Emmaus celebrates National Ugly Christmas Sweater Day

National Ugly Christmas Sweater Day, held annually on Dec. 20, raises donations for the organization, Save the Children, by encouraging others to put on their best, over-the-top, ugly sweaters for this year’s holiday season.

In 2011, ugly Christmas sweater owners and lovers came together to create a national holiday to show off their insane, creative sweaters. Ever since then, the day has grown in popularity and spread throughout the world.

“I’ll admit, it’s not something I wear out in public,” Emmaus High School sophomore Maddie Dennington says. “But for my family Christmas party, I’ll wear it just to be a clown.”

Sydnie Howard flaunts her ugliest Christmas sweater for National Ugly Christmas Sweater Day, on Dec. 20. Photo courtesy of Howard.

Ugly sweaters are commonly the outcast when it comes to fashion. People either throw negativity towards the absurd overly-decked out holiday sweater, or they praise them and flaunt their own for the comical sense of it. Just in time for the holiday season, stores like Kohl’s, Target, Walmart, Amazon, and even on an official website, MyUglyChristmasSweater.com, sells these pieces of clothing.

The garment is quite popular. Up to $5 million were spent on ugly Christmas sweaters in 2016, according to USA Today.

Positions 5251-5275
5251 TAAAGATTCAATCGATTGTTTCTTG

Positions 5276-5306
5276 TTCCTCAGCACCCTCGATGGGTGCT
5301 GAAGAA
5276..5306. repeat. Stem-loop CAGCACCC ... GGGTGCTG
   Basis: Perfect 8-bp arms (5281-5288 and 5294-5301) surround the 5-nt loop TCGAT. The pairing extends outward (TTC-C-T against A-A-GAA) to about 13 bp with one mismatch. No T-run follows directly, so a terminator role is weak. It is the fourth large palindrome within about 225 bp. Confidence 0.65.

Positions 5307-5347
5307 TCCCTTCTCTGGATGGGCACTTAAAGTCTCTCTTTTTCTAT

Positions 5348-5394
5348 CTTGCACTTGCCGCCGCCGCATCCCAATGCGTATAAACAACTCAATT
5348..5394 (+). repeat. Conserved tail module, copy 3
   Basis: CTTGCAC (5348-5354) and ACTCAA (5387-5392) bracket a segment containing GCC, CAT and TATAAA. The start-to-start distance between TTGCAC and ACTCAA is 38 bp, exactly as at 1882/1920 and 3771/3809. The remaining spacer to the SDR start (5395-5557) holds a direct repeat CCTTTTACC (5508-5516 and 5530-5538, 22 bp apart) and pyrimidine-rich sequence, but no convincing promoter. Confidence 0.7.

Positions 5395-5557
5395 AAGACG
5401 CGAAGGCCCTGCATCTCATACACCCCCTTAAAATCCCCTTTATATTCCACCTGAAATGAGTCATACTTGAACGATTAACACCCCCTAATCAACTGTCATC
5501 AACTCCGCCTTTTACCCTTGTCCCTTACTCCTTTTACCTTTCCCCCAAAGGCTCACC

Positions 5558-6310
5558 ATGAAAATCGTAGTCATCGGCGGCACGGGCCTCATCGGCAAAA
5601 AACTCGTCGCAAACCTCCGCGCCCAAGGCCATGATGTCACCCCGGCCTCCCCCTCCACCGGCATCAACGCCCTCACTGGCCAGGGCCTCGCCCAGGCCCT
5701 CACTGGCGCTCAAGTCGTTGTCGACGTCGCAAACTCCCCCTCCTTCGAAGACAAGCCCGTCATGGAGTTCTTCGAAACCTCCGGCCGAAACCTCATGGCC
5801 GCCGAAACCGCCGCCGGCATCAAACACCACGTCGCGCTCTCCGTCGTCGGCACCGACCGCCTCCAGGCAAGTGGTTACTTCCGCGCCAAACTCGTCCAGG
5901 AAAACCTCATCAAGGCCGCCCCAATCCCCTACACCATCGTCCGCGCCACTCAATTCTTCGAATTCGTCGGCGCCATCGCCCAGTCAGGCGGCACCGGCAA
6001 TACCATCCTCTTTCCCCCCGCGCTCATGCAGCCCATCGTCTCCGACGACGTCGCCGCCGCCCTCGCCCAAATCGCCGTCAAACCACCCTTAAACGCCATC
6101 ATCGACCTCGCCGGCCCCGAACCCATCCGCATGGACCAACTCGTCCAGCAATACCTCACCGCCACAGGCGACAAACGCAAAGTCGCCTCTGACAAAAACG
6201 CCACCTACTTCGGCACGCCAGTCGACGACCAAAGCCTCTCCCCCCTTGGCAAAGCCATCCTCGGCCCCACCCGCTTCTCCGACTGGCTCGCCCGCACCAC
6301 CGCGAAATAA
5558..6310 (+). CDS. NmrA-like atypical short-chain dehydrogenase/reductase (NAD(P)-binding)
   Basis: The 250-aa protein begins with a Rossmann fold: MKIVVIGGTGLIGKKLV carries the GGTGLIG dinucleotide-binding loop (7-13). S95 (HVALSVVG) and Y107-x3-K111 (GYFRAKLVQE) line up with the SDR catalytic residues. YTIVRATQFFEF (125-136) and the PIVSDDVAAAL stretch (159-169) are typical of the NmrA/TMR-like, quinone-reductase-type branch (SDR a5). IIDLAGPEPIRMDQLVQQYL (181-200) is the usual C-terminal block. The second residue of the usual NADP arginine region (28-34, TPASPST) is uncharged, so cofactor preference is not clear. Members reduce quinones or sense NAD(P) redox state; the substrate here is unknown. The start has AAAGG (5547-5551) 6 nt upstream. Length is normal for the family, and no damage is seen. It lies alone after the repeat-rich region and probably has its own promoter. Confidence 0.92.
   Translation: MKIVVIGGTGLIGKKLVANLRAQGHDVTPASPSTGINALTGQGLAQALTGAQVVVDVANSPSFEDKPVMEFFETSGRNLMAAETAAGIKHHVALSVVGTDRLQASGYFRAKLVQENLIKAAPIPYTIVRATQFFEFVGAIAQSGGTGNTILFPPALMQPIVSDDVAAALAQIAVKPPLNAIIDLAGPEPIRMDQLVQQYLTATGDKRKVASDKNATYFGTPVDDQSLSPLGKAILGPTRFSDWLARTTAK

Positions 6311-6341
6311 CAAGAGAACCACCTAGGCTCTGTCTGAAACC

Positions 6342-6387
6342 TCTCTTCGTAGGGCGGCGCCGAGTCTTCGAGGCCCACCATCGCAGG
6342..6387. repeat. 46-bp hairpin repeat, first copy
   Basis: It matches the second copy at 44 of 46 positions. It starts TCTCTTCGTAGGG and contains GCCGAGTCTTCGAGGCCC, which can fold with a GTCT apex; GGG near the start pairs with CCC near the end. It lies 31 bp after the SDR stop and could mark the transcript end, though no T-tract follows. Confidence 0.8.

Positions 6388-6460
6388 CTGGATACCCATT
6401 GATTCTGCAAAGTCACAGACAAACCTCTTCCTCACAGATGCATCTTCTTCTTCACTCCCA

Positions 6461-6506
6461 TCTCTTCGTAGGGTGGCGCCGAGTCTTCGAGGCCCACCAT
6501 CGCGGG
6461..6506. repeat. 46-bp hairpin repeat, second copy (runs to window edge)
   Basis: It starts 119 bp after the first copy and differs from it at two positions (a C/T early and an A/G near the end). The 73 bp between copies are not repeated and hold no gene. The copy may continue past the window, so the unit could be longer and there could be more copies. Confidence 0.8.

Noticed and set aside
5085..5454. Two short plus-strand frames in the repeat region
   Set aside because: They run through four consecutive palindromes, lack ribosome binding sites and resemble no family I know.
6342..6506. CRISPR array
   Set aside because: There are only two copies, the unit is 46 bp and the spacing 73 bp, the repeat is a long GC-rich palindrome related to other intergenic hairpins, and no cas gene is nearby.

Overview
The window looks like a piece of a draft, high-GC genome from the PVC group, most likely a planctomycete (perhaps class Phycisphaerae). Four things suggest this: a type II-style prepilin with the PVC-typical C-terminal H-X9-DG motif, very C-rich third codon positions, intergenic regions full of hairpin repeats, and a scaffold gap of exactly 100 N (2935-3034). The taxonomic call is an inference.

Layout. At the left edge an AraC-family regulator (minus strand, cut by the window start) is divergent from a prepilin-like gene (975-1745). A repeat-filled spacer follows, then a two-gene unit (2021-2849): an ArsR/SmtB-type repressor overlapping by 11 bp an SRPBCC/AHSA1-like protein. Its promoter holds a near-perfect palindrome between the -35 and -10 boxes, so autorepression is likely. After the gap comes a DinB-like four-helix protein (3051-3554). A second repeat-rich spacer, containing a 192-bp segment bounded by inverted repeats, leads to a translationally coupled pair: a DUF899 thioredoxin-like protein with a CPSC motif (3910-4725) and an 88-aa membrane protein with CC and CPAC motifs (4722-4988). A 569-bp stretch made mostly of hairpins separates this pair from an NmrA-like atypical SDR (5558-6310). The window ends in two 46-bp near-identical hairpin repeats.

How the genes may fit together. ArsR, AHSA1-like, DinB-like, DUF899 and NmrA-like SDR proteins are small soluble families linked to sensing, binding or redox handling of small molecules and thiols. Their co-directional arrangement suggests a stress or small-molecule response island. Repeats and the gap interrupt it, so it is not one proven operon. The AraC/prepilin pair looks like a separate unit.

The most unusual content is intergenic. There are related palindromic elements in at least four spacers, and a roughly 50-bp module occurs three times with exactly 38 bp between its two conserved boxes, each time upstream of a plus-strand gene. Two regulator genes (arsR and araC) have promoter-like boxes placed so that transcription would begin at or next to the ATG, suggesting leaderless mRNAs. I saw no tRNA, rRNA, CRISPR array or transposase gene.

While Ugly Christmas Sweater Day falls on Dec. 20 this winter season, it’s held annually on the third Friday of every December. As fun, funky, and festive as the sweaters come, these ugly pieces of clothing go towards a bigger cause than we think. 

In 2014, National Ugly Christmas Sweater Day officially partnered with Save the Children in their “Make the World Better with a Sweater” campaign. By wearing an ugly sweater on Dec. 20, people can help raise money for children in need by encouraging others to go online and donate. 

As endearing as this is, there is also an overall winner for having the ugliest Christmas sweater of them all. You can enter by uploading your picture to social media under hashtags #UglyChristmasSweaterDay and #ChristmasSweaterDay. 

“I used to own them, but my children made fun of me so I put them away,” Noelle DeRienzo, office administrative at EHS says, “But I think they’re cute and festive, the more sequins and lights the better.”

“The more extreme with the design the better, wear what your grandparents wore,” Ara Hoderewski, English teacher at EHS says. “The more you can humiliate yourself the better you’ll be in life.”

 And by wearing an ugly sweater this Christmas and donating to Save the Children’s “Make the World Better with a Sweater” campaign, you can give back this holiday. Whether you’re an ugly sweater-wearer or not, this is the season of giving.

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